You are the author of several books of mainstream fiction, romance and none-fiction. Your newest book Stolen things was released in the autumn of 2019. Could you please introduce yourself to our readers and tell us what Stolen things is about?
Sure! Thanks for having me. I’ve written more than two dozen books in many genres, however, Stolen Things is my first thriller. It’s about what happens when a 911 dispatcher picks up the phone to find her own daughter on the other end of the line. Her daughter has been assaulted, she doesn’t know where she is, her best friend is missing, and there’s a dead man in the closet. No spoilers, that’s how it starts!
Stolen things is your first thriller book. Why did you decided to dip your toes into thriller writing as well?
I decided to get into thriller writing because for the last few years I’ve read almost nothing but thrillers. My two favorite genres are thriller and memoir, and I’m deeply invested in writing both.
You have written 16 books under the name Rachael Herron. Why did you decide to take a new pen name (R. H. Herron) for your thriller books? What does the H stand for?
Actually, Stolen Things is my 25th book (two are still in revision and with my agent), and all of the others are under Rachael Herron. My publisher, Penguin Random House, decided it was important to make sure readers could tell the difference between my other books and my thriller genre. (Also, I know they like to do that to make the name more gender-free, hopefully appealing to more people.)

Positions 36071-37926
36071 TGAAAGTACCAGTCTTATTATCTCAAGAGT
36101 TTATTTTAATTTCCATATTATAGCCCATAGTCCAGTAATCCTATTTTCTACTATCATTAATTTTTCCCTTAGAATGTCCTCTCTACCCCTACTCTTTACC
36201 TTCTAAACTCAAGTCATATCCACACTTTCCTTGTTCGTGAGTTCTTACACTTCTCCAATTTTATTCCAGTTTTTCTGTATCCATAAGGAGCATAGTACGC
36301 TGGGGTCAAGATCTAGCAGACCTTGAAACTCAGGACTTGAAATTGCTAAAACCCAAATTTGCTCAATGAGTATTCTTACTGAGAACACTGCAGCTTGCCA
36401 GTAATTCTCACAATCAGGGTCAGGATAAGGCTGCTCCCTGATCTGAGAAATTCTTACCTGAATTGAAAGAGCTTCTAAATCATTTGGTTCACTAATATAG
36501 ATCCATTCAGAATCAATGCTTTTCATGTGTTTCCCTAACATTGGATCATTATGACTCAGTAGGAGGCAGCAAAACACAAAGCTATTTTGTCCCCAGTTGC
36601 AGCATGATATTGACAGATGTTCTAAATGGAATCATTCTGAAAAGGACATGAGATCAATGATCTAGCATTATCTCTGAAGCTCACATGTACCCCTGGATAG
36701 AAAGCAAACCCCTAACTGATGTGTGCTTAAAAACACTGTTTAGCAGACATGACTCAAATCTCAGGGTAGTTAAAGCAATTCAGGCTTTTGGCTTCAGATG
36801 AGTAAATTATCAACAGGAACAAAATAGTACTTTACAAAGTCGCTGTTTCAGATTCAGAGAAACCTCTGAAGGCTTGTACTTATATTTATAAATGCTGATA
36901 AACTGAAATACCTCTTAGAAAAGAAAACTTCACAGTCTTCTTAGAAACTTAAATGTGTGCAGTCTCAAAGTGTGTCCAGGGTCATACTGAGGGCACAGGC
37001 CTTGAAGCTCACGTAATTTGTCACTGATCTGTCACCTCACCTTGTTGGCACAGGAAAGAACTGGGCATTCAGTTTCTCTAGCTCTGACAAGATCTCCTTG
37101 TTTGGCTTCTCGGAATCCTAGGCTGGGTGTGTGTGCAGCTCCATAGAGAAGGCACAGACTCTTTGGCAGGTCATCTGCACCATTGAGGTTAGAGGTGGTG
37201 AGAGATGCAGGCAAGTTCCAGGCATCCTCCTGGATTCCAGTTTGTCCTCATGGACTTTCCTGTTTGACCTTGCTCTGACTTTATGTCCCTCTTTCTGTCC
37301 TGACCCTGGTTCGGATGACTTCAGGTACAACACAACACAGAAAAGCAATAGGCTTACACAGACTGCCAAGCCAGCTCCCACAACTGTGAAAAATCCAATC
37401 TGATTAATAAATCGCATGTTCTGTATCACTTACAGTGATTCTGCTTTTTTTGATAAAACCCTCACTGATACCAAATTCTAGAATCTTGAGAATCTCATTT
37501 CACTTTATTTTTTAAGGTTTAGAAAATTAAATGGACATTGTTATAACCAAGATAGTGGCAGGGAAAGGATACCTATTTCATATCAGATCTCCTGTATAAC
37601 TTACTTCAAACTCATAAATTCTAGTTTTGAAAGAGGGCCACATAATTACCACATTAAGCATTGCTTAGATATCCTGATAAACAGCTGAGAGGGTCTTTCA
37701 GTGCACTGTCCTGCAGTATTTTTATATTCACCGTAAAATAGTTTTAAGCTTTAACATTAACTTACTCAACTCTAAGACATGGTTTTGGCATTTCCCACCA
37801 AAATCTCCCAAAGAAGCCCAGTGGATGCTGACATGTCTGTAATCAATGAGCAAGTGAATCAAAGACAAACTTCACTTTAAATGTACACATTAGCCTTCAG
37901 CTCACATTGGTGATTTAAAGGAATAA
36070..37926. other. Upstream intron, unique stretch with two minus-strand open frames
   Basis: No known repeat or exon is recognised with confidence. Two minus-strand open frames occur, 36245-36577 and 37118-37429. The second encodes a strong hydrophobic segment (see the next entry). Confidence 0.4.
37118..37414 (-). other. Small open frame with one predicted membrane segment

You are what is called a hybrid author which means you have published both through traditional methods as well as self publishing. How did you end up utilizing both ways? Do you know before a book is done which publishing route you will take with it?
My first three books were all romances, and they flopped in the States. But they were bestsellers in Australia and New Zealand! HarperCollins, my US publisher, didn’t want to buy any more in the series, but Random House Australia bought books four and five in the Cypress Hollow series. Since no one in America would touch them then, I self-published them all over the world (minus AU and NZ), and got into self-publishing that way. Now I do all my romance and my non-fiction self-pub – I don’t even offer these books to my agent. She reps my mainstream lit, my thriller, and my memoir, because that’s what she loves to sell. It’s a great mix and really leaves me feeling very flexible.
When working on a new book which comes first to you story or characters?
Always, always character. I get a glimmer of the plot, but it’s never more than a premise, sadly, and a great premise still isn’t a story. I struggle with good, tight plot, and it’s something I always have to work on in revision. Character is what drives my plotting.
On top of being an author you are also the host of two podcasts. How do You Write and The Writer’s Well with author J. Thorn. Why did you decide to start a podcast? What has podcasting brought to your life?
I decided on the spur of the moment in the middle of the night to start a podcast. I found a LifeHacker post about how to do it. I got out of bed, and by the time my wife woke and found me in my office, I had the How Do You Write URL, a graphic, creative commons music for the intro and outro, and was scheduling my first interviews. I jump into things with both feet.